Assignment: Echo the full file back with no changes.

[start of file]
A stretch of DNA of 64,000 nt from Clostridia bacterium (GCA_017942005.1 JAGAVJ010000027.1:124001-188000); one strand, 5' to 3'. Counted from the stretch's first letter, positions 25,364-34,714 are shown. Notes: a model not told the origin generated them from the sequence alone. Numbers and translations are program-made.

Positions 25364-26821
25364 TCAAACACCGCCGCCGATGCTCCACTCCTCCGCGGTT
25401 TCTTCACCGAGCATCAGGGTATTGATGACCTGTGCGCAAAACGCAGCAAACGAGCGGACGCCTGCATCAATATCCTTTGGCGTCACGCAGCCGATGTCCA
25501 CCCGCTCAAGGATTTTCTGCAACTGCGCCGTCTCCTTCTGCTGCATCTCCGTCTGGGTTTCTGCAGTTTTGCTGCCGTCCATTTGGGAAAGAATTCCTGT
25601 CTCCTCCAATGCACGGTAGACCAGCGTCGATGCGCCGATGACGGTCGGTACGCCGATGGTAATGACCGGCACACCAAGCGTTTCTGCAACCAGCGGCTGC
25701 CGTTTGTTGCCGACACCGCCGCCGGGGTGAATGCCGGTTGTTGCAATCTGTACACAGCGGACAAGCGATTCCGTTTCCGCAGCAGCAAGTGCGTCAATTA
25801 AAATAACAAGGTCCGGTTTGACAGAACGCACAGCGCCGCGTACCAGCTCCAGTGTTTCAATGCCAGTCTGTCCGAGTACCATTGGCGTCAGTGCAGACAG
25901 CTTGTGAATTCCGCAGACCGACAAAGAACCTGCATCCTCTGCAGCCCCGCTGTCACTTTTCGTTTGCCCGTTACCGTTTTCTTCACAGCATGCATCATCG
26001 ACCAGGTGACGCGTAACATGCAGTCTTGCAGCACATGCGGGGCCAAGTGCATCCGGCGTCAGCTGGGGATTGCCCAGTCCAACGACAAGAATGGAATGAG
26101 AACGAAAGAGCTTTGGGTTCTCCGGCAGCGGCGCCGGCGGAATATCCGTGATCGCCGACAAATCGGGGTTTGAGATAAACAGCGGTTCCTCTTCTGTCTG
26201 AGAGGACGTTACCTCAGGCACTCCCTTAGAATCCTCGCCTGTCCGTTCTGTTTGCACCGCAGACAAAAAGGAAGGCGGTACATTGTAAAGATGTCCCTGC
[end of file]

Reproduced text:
A stretch of DNA of 64,000 nt from Clostridia bacterium (GCA_017942005.1 JAGAVJ010000027.1:124001-188000); one strand, 5' to 3'. Counted from the stretch's first letter, positions 25,364-34,714 are shown. Notes: a model not told the origin generated them from the sequence alone. Numbers and translations are program-made.

Positions 25364-26821
25364 TCAAACACCGCCGCCGATGCTCCACTCCTCCGCGGTT
25401 TCTTCACCGAGCATCAGGGTATTGATGACCTGTGCGCAAAACGCAGCAAACGAGCGGACGCCTGCATCAATATCCTTTGGCGTCACGCAGCCGATGTCCA
25501 CCCGCTCAAGGATTTTCTGCAACTGCGCCGTCTCCTTCTGCTGCATCTCCGTCTGGGTTTCTGCAGTTTTGCTGCCGTCCATTTGGGAAAGAATTCCTGT
25601 CTCCTCCAATGCACGGTAGACCAGCGTCGATGCGCCGATGACGGTCGGTACGCCGATGGTAATGACCGGCACACCAAGCGTTTCTGCAACCAGCGGCTGC
25701 CGTTTGTTGCCGACACCGCCGCCGGGGTGAATGCCGGTTGTTGCAATCTGTACACAGCGGACAAGCGATTCCGTTTCCGCAGCAGCAAGTGCGTCAATTA
25801 AAATAACAAGGTCCGGTTTGACAGAACGCACAGCGCCGCGTACCAGCTCCAGTGTTTCAATGCCAGTCTGTCCGAGTACCATTGGCGTCAGTGCAGACAG
25901 CTTGTGAATTCCGCAGACCGACAAAGAACCTGCATCCTCTGCAGCCCCGCTGTCACTTTTCGTTTGCCCGTTACCGTTTTCTTCACAGCATGCATCATCG
26001 ACCAGGTGACGCGTAACATGCAGTCTTGCAGCACATGCGGGGCCAAGTGCATCCGGCGTCAGCTGGGGATTGCCCAGTCCAACGACAAGAATGGAATGAG
26101 AACGAAAGAGCTTTGGGTTCTCCGGCAGCGGCGCCGGCGGAATATCCGTGATCGCCGACAAATCGGGGTTTGAGATAAACAGCGGTTCCTCTTCTGTCTG
26201 AGAGGACGTTACCTCAGGCACTCCCTTAGAATCCTCGCCTGTCCGTTCTGTTTGCACCGCAGACAAAAAGGAAGGCGGTACATTGTAAAGATGTCCCTGC